Magazine article New Statesman (1996)

Losing Yourself in Music: MTV Has Been "Indianised"-But Is It Still an American Brand at Heart? Emily Jeal Investigates

Magazine article New Statesman (1996)

Losing Yourself in Music: MTV Has Been "Indianised"-But Is It Still an American Brand at Heart? Emily Jeal Investigates

Article excerpt

The offices of MTV India in south Mumbai seem to embody the fusion of local and international culture on which MTV prides itself. Huge posters of American pop stars such as Britney Spears and Prince jostle for space alongside cardboard cut-outs of Bollywood film stars. Hindi music plays loudly and there is even a statue of the Hindu god Ganesh. But is everything as harmonious as it seems?

I came to Mumbai to investigate the impact of MTV around the world for the BBC World Service. MTV India is one of the most successful global channels, and I wanted to find out whether it reflects the growing confidence of a changing India, or the country's Americanisation.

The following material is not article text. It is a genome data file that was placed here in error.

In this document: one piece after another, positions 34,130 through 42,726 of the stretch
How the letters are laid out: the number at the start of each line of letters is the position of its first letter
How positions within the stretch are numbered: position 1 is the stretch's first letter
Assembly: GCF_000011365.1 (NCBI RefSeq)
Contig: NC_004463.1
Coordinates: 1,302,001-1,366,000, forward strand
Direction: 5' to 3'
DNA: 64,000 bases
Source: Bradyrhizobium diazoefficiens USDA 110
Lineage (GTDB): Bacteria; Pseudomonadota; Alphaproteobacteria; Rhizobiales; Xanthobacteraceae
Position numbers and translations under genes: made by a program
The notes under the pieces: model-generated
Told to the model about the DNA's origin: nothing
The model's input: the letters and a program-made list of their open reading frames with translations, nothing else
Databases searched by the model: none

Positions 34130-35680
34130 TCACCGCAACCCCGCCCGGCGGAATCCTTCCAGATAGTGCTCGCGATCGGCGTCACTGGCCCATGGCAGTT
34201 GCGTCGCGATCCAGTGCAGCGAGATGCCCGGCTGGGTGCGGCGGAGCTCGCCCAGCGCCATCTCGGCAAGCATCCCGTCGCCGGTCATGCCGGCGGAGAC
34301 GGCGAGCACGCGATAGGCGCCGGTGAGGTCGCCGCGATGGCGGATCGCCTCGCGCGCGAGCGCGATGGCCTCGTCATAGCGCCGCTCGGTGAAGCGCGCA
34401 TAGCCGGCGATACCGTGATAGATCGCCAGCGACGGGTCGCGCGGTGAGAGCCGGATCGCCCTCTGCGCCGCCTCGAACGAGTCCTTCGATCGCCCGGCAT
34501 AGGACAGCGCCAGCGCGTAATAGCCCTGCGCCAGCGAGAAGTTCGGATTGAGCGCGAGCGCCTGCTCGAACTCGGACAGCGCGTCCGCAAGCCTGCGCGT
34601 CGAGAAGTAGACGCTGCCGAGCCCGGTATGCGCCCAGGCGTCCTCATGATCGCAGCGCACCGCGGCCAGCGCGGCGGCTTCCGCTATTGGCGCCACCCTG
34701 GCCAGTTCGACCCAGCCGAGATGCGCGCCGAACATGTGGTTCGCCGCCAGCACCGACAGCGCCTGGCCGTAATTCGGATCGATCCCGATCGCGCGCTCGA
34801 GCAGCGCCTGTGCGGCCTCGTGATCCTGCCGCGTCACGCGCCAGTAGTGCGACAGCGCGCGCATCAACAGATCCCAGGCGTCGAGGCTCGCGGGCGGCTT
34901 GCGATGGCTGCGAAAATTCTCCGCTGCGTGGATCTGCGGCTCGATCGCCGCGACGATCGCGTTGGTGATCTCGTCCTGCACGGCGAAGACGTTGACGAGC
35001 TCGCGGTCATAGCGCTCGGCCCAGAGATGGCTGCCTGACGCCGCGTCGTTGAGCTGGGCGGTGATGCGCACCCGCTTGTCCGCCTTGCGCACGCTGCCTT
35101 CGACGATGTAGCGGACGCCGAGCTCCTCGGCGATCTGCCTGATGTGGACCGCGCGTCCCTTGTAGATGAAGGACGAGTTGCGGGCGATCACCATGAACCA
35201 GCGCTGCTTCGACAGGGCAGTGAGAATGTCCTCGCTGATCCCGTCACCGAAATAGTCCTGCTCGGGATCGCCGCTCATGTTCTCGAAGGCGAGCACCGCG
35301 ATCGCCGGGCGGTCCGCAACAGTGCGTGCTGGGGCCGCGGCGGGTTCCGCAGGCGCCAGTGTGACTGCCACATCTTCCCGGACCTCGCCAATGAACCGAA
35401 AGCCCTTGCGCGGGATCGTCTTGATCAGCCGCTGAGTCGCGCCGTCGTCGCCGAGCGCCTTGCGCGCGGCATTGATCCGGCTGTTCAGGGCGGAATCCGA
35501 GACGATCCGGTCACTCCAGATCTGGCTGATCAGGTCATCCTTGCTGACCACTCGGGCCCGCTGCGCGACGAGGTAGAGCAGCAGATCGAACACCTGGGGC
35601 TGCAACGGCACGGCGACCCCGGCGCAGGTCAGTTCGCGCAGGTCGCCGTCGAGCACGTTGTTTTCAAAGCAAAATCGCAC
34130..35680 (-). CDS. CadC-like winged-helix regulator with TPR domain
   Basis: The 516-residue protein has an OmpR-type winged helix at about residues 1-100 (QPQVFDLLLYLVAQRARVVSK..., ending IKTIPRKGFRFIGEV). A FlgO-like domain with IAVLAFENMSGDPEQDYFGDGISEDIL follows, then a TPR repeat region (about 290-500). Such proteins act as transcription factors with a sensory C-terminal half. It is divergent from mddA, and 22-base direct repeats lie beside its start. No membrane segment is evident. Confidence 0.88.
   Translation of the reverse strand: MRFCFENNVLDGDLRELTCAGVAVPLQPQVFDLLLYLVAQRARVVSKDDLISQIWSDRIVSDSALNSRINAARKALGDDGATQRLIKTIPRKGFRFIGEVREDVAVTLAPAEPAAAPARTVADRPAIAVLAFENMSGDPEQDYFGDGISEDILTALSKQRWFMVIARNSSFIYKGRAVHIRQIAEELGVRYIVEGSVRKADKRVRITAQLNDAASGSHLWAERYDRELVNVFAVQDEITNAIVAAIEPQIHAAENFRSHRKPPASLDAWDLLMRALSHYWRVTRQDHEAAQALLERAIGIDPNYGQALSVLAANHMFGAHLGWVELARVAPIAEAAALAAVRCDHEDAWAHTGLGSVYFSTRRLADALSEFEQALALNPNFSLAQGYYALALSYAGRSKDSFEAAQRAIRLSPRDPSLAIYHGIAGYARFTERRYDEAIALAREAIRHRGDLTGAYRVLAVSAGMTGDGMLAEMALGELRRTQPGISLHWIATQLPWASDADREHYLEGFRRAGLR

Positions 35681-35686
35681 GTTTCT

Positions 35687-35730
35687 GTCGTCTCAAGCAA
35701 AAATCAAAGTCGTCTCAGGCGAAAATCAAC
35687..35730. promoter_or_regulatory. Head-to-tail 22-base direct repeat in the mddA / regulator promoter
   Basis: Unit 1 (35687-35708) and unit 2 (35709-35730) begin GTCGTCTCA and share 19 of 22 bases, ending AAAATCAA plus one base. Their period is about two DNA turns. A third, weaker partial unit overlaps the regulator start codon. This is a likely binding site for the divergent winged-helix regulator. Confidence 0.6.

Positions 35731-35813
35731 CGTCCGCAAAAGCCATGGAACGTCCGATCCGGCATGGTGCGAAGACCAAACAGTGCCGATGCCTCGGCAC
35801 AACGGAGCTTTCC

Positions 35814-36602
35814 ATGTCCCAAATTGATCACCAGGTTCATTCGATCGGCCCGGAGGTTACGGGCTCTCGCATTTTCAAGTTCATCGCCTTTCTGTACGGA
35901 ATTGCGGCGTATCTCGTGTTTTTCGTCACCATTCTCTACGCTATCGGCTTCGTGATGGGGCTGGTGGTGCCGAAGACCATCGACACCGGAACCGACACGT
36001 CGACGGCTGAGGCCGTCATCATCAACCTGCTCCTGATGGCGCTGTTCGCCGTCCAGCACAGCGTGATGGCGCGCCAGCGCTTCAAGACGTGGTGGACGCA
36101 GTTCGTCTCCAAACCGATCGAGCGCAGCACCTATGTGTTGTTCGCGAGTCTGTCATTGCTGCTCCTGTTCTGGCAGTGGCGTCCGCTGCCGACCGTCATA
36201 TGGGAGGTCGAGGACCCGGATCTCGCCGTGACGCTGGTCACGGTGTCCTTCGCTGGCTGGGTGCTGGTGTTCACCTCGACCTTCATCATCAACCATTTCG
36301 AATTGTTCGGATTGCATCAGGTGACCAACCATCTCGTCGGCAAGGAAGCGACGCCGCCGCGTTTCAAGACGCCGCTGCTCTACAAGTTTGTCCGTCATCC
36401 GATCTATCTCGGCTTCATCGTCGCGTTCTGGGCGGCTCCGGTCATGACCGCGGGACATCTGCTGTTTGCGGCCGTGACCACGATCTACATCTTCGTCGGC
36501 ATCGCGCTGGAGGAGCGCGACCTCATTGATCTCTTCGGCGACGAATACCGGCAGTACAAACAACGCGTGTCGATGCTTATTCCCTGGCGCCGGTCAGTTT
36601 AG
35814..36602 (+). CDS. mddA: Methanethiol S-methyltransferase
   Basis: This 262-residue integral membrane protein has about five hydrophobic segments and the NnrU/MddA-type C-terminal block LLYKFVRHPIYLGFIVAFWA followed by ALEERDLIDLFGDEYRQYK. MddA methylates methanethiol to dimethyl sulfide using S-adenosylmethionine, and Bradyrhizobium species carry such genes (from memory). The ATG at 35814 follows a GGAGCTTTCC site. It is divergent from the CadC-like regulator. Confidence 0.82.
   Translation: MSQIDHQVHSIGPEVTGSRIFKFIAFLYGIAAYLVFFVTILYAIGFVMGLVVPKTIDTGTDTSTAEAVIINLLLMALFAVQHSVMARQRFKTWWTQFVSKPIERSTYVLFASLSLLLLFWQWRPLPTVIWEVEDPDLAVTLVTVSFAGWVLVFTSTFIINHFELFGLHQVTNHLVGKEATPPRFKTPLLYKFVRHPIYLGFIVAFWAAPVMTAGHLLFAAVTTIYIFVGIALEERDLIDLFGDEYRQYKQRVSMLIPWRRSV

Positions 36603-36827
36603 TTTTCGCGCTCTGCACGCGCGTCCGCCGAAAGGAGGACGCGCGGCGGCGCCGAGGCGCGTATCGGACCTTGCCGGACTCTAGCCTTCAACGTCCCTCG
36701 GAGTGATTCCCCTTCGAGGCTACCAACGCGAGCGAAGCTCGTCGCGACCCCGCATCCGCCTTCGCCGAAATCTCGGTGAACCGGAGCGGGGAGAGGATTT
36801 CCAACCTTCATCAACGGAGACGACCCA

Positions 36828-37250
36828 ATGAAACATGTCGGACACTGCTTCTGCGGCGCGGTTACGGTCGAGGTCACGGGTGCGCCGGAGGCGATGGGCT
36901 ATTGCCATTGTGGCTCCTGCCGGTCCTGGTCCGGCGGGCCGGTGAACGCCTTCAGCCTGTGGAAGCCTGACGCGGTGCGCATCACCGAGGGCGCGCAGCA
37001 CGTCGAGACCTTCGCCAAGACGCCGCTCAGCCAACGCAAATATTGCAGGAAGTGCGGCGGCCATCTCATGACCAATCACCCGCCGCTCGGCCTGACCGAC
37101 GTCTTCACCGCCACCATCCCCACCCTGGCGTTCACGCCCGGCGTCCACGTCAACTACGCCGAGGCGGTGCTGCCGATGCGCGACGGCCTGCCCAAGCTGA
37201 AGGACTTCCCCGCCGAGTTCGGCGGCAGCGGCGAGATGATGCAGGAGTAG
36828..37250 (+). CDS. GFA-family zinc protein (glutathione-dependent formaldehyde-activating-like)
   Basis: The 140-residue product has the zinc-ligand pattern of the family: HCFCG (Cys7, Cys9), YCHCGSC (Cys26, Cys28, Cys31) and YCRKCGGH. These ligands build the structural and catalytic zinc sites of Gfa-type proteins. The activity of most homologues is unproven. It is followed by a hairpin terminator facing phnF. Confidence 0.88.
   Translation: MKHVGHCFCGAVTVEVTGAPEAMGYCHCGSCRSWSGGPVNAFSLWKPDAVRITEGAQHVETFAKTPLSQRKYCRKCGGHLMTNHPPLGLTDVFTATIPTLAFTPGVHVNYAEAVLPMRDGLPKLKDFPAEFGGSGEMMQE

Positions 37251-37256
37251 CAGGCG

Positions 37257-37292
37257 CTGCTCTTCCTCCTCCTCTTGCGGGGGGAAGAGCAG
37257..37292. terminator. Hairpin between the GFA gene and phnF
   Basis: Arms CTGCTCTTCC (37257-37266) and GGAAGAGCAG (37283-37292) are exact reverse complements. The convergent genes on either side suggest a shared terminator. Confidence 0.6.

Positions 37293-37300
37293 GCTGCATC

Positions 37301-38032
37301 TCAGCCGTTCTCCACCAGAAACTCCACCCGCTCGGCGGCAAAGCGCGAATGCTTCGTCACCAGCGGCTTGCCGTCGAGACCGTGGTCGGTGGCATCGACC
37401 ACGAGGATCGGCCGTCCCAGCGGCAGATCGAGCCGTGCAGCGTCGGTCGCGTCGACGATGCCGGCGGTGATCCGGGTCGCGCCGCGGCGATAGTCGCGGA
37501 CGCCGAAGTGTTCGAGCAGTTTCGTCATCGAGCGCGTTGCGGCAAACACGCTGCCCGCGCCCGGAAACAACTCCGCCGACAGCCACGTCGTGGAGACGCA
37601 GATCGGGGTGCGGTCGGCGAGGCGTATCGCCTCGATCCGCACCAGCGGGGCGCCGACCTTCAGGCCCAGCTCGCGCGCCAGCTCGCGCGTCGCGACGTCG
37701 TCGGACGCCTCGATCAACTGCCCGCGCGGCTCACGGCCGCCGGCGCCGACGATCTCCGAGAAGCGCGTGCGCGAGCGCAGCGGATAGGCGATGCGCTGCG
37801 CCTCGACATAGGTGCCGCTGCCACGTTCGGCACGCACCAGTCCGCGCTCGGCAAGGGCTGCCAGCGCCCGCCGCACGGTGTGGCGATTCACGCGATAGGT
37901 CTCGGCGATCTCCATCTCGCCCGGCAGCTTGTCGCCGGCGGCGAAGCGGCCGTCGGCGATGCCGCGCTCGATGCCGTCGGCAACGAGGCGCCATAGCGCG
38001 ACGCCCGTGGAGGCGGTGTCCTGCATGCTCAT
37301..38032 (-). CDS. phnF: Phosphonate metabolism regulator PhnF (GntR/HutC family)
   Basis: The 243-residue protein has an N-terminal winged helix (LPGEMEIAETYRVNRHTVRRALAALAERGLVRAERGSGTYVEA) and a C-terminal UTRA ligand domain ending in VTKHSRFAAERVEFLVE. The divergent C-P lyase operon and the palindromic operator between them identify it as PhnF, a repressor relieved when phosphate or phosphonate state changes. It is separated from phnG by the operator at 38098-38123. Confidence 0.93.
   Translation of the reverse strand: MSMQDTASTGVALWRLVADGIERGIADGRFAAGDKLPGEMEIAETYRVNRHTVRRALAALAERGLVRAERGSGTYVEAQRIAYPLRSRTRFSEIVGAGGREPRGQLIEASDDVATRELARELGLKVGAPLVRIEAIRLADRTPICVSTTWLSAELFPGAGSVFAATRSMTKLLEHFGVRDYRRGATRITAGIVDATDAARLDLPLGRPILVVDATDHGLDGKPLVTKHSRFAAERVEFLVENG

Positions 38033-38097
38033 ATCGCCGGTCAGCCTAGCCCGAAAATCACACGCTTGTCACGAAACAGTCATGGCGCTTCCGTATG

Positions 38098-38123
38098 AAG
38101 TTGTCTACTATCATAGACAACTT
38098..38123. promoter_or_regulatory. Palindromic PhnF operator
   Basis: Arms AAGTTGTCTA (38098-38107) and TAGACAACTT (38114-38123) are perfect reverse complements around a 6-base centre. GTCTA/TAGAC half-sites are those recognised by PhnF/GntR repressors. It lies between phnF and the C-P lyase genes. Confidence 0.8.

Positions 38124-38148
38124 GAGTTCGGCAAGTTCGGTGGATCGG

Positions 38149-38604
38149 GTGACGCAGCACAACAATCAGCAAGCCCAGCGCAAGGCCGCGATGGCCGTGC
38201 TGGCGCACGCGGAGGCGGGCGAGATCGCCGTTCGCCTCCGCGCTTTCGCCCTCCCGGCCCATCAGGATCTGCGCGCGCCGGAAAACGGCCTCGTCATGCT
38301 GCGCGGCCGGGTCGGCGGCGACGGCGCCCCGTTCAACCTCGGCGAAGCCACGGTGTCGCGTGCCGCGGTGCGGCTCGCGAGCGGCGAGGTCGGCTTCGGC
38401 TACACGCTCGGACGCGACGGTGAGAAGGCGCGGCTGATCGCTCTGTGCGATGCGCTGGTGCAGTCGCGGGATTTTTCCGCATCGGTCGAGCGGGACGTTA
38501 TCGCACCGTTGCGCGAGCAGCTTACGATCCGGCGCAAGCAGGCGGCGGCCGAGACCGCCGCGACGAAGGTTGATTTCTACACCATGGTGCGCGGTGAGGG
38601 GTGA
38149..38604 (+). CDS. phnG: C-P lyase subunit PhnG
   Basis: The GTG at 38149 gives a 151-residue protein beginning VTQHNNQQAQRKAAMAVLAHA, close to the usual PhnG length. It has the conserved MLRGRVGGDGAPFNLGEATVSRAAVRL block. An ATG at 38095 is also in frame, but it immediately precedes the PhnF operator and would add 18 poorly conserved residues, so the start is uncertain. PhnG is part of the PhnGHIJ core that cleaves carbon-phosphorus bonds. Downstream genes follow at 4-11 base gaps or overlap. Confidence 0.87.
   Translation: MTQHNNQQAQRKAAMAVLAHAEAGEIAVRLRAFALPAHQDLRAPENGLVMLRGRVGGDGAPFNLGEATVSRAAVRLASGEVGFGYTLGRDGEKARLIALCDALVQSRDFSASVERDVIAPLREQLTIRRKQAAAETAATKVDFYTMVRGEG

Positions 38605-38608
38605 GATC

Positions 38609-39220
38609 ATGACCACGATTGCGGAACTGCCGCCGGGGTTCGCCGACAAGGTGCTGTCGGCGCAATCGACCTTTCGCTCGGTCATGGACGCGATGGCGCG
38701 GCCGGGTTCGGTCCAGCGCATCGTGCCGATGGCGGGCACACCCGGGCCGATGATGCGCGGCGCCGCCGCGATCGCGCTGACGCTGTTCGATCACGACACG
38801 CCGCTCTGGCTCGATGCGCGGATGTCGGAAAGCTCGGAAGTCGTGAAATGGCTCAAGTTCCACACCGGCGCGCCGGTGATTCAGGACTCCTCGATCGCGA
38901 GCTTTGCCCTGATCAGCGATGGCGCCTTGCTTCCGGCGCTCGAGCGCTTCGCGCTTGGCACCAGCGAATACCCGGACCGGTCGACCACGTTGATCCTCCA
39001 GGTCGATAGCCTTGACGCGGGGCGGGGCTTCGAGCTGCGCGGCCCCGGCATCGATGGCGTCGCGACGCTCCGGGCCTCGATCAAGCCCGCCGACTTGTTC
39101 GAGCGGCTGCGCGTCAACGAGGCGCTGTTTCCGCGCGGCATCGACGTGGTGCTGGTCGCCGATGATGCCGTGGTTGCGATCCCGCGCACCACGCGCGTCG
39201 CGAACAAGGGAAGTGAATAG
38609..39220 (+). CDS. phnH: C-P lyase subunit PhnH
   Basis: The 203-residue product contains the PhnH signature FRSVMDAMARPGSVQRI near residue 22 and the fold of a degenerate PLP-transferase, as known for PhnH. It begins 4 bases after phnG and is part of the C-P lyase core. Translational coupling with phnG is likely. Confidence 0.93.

When MTV launched in India in 1996, five years after economic liberalisation, it transmitted the usual western brand of pop and lifestyle shows. The channel was a flop. It was forced to "Indianise", and relaunched in 1997 with Indian presenters and a high proportion of Hindi music. Ashish Patil, who oversees creative content, argues that his network has embraced Indian tastes such as Bollywood music. He says it has played a crucial part in "making desi cool"--by desi he means Indian identity. "People are proud to be Indian," he says. "It's no longer about a T-shirt that says 'I love New York'. It's about a T-shirt that says 'I love Cochin', or 'I love Kerala'."

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This view is not without its critics. "It's like putting a potato patti in a hamburger and saying it's 'desified' the hamburger," says the novelist and journalist Shobha De. "It's about as real, tasty and appetising as that." Niti Sampat, a professor of media in the English department of St Xavier's College, Mumbai, agrees. "The way we look at ourselves in India is very derivative, and this is reflected by MTV. It is an American presenting style we have appropriated. …

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